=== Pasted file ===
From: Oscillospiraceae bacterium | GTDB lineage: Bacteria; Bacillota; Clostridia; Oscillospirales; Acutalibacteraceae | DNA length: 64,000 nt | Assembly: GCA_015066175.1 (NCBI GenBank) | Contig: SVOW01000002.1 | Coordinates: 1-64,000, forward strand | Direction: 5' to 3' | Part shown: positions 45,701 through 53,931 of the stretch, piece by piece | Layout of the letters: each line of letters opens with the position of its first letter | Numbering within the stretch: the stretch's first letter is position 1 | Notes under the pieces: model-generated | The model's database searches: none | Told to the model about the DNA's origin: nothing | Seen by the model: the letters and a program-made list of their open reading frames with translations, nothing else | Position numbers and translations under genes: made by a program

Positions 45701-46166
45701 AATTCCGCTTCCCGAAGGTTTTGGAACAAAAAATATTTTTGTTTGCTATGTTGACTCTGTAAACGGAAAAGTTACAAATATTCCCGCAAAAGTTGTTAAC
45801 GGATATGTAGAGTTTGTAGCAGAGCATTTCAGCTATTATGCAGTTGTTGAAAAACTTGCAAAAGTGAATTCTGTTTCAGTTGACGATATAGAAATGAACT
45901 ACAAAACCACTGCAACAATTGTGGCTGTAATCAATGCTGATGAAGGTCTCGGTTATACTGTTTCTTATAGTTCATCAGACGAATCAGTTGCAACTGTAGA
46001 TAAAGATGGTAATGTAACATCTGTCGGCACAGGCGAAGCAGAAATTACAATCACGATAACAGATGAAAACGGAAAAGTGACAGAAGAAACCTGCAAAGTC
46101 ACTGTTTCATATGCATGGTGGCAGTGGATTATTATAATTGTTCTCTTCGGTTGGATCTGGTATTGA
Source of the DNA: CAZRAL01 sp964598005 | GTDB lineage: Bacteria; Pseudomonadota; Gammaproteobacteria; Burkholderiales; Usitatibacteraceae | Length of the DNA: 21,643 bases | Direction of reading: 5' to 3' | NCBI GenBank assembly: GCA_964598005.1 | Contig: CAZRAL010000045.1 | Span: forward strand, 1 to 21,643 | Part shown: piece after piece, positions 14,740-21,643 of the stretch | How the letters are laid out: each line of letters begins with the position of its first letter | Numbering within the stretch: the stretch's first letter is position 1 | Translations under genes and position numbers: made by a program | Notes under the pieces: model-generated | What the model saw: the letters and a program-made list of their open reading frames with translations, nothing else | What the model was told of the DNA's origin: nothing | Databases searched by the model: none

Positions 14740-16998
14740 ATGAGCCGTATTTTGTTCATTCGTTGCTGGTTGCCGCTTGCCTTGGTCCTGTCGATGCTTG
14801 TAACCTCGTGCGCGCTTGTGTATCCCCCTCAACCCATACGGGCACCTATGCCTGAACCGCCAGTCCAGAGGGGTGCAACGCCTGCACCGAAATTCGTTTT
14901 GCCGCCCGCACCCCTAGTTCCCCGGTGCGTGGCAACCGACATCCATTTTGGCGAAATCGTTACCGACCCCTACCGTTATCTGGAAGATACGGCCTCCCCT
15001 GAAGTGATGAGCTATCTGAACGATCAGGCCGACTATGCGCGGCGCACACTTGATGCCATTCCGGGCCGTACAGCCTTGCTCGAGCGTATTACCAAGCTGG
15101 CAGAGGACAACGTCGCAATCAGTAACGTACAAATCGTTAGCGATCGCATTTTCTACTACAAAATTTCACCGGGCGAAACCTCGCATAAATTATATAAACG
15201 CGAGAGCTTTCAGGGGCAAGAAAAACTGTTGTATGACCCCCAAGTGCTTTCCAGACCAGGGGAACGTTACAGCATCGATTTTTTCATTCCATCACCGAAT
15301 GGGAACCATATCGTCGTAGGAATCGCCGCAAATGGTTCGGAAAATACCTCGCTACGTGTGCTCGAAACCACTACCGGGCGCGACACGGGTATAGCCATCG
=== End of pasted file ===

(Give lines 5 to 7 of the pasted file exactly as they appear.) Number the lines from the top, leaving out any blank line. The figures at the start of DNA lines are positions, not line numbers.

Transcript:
45901 ACAAAACCACTGCAACAATTGTGGCTGTAATCAATGCTGATGAAGGTCTCGGTTATACTGTTTCTTATAGTTCATCAGACGAATCAGTTGCAACTGTAGA
46001 TAAAGATGGTAATGTAACATCTGTCGGCACAGGCGAAGCAGAAATTACAATCACGATAACAGATGAAAACGGAAAAGTGACAGAAGAAACCTGCAAAGTC
46101 ACTGTTTCATATGCATGGTGGCAGTGGATTATTATAATTGTTCTCTTCGGTTGGATCTGGTATTGA